In the typical liquor you get from stores, you get drunk from ethanol. Methanol, which is a product of distilled wood pulp, was added to alcohol by bootleggers as a way to bolster the effects of their wares. 

The problem with this is that methanol causes optic nerve degeneration, which leads to blindness. That's where the term came from, and incidentally, why people think drunkenness will lead to blindness. 

Alcohol poisoning can lead to hypothermia.

If you've drank a lot of booze, you might have noticed that you feel a bit chilly—or a bit heated, in some cases. One of the things you might not know about alcohol poisoning is that severe alcohol poisoning lowers your body temperature. 

Alcohol poisoning causes your blood sugars to drop, which in turn will cause your body temperature to tumble. If your blood sugar drops too far, you can end up getting hypothermia, even if you are hanging out in 60-degree weather. 

You probably don't know how to treat alcohol poisoning.

Much like finding strange hangover cures, there are a lot of remedies for alcohol poisoning out there. Also like hangover remedies or hangover prevention techniques, much of it is totally fake and not backed by science in the least bit. 

Most people think that drinking coffee, napping, or exercising is a good cure. This is not true, and at times, can end with pretty bad consequences. The best cure you can offer a friend is to seek medical attention immediately. 

Some demographic research about alcohol poisoning is really depressing—and slightly terrifying.

When it comes to the sheer statistics behind the issue, there are a lot of  really disturbing things you might not know about alcohol poisoning. Here are some of the more alarming ones that you might not be aware of:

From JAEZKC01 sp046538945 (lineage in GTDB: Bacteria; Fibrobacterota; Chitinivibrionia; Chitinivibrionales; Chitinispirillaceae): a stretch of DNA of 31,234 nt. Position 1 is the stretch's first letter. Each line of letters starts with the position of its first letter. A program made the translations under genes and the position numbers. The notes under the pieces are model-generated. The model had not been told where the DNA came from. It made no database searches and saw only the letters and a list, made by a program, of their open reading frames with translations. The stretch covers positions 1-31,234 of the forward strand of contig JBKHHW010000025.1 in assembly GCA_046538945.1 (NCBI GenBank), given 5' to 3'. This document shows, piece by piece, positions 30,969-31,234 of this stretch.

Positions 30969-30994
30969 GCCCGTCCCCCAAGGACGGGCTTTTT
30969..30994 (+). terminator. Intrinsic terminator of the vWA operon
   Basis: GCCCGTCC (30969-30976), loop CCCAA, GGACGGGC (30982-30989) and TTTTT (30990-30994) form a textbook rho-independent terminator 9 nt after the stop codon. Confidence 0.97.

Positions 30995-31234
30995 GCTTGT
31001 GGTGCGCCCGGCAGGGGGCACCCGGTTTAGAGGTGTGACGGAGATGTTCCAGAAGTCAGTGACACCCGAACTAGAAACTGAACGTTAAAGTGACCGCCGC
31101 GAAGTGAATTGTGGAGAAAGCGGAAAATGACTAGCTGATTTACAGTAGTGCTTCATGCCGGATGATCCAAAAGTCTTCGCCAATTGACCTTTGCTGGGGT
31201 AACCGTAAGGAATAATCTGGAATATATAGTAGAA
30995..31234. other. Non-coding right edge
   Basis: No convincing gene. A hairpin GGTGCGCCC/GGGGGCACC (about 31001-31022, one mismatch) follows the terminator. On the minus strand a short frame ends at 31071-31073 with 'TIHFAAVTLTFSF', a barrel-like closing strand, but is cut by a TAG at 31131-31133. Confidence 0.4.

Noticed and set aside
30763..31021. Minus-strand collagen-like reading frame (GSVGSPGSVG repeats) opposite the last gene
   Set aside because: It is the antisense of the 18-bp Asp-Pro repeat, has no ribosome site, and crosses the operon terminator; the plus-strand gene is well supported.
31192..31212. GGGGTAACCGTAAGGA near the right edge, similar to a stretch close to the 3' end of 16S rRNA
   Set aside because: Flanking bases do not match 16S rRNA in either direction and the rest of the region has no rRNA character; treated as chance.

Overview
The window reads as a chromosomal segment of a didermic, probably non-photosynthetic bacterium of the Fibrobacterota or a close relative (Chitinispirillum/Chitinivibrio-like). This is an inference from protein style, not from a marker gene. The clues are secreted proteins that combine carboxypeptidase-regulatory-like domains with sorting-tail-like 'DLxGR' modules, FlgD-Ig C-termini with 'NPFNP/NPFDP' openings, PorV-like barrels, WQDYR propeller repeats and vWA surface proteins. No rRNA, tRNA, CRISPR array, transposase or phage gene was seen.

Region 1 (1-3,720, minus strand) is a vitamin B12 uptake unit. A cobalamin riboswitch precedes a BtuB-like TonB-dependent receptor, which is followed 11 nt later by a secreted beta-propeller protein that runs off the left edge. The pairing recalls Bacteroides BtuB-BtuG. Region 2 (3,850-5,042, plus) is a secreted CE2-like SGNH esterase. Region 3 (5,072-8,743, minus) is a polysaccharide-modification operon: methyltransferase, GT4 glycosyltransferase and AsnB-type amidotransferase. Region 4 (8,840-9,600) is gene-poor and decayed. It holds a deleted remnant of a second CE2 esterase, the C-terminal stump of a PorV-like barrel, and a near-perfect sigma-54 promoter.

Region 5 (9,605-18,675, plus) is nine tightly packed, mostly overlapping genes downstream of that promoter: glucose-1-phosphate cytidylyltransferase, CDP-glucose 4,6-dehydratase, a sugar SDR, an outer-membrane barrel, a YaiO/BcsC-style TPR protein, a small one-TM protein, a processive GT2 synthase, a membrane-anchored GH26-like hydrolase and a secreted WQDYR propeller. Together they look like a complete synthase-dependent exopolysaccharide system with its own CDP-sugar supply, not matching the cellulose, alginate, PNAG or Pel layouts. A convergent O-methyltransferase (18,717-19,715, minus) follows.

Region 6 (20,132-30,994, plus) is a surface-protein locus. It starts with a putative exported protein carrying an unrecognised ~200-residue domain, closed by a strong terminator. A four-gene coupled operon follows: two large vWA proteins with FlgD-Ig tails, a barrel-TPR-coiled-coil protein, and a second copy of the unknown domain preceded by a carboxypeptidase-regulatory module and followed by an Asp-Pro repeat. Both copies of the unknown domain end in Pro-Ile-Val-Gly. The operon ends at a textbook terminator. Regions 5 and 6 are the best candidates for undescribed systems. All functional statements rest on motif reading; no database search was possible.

• Due to the connection between drinking and depression, alcohol poisoning deaths are labeled as "deaths of despair." Alcoholism remains one of the most reliable ways to determine whether a population is dealing with depression, financial stress, or unchecked mental illness.
  • Incidentally, deaths of despair are up. This is a continuing trend that's hit "flyover states" the hardest. 
  • White men over 30 years old account for around 76 percent of all alcohol poisoning deaths. Scary, isn't it? 
  • Around 1 in every 10 working adult deaths is alcohol-related. This includes side effects from long-term alcoholism as well as alcohol poisoning. 
  • Women are increasingly drinking themselves to death, too. White women are far more likely to end up with booze-related health problems than women of color. 
  • Six Americans die of alcohol poisoning on a daily basis. 

You can get alcohol poisoning from hand sanitizer.

This is one of the more insane things you might not know about alcohol poisoning—or at least, might not have known until recently. Schoolchildren started a trend of daring one another to drink hand sanitizer. 

The thing is, hand sanitizer has alcohol in it.

Children were rushed to the hospital for treatment, and hand sanitizer companies quickly learned that they needed to put warning labels on these things. 

Alcohol poisoning can cause permanent brain damage.

Have you ever heard rumors of a person who binge drank a huge amount of liquor, then never was the same again? Well, there may be a scientific explanation of that. 

Alcohol is a diuretic, and can also cause vomiting. Both of these things, combined with the sweats, can cause dehydration. When you're dehydrated, your brain will not be able to handle the damaging effects of alcohol as well. 

The end result of heavy drinking has long been known to be brain damage and brain shrinkage. All things considered, it's not surprising. 

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Things You Might Not Know About Alcohol Poisoning